The answer to the question can be answered in a hundred, if not a thousand ways as it will not only depend on who you ask but also when you ask them; teacher or student. Of course no answer is wrong as everyone has their own reasons and motivations for their practice.
(Aside from this – who are we to judge anyway!?)
For some, yoga gives people time away from their day to day commitments to switch off. For others the act of moving their body can be to support recovery from injury, gaining greater flexibility through to an alternative type of exercise. Similar to the answers to the first question – none of them are wrong and indeed many are likely to change or even evolve over time
The most important thing for a student is to find a style of yoga, and teacher that can provide what they are looking for. I often describe yoga as similar to athletics – with track and field the different events require different skills and training. For all of the events an athlete will need dedicate time and effort to see improvement.
In a yogic context there is now such a wide variety of styles to choose from including Hatha, Hot, Vinyasa Flow, Restorative, Power, Partner, Acro, Aero to name a few….the list goes on. Some styles and teachers will suit some and not others. It’s up to the student to find what works for them.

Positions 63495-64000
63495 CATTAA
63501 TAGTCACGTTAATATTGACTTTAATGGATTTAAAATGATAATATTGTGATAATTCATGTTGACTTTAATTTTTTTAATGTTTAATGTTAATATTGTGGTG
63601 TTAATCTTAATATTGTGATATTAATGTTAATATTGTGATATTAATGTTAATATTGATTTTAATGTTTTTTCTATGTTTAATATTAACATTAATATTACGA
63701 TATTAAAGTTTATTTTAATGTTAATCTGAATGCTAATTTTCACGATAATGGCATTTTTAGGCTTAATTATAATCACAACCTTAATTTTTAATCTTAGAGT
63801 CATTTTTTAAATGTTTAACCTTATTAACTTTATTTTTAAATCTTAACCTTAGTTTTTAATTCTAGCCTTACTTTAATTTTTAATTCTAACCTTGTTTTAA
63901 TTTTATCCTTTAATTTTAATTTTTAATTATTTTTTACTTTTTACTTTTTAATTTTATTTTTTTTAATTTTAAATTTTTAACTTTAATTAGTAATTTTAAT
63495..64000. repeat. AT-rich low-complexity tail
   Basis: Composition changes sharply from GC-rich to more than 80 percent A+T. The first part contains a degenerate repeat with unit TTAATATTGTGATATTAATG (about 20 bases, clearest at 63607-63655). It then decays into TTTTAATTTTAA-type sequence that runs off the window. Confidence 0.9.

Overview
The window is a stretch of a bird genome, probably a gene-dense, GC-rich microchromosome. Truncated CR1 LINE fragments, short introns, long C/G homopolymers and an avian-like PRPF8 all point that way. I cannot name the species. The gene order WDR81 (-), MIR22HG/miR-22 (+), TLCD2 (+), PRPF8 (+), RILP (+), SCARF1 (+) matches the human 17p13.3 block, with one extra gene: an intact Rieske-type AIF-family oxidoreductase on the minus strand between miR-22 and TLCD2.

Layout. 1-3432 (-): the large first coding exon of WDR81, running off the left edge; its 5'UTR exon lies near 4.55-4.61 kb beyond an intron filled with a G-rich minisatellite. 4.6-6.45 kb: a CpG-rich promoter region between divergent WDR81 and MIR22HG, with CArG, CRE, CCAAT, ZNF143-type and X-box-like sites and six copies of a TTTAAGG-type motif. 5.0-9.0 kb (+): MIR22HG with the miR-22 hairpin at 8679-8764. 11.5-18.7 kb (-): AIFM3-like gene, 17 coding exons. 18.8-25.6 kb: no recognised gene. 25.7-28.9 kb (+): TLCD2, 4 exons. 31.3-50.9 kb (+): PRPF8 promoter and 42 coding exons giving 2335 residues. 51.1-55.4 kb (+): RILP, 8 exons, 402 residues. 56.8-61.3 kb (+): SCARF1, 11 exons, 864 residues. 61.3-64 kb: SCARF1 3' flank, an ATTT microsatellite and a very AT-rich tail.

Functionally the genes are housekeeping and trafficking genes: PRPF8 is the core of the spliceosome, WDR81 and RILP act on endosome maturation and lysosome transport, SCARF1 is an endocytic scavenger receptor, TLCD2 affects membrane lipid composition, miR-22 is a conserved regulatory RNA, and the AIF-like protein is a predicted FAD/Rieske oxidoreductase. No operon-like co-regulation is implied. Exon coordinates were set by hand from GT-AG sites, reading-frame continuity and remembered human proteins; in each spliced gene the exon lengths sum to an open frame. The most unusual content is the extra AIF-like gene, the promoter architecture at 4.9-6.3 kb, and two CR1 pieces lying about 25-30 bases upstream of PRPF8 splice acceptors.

As I started my training to become a teacher 3 years ago – I was speaking to someone who simply summed up why people do yoga. His comment has stuck with me ever since and remains important to me now.
“Whenever someone comes out of a class – they are always smiling”
In my mind – it doesn’t matter why they are smiling but that they are.
The person who made the comment has never done yoga but gets to see the increasingly broad range of people that do. As a taxi driver in London, he gets to see the cross section of our community.
If a class can help people smile then I can not think of a better way to spend an hour of my day sharing my practice.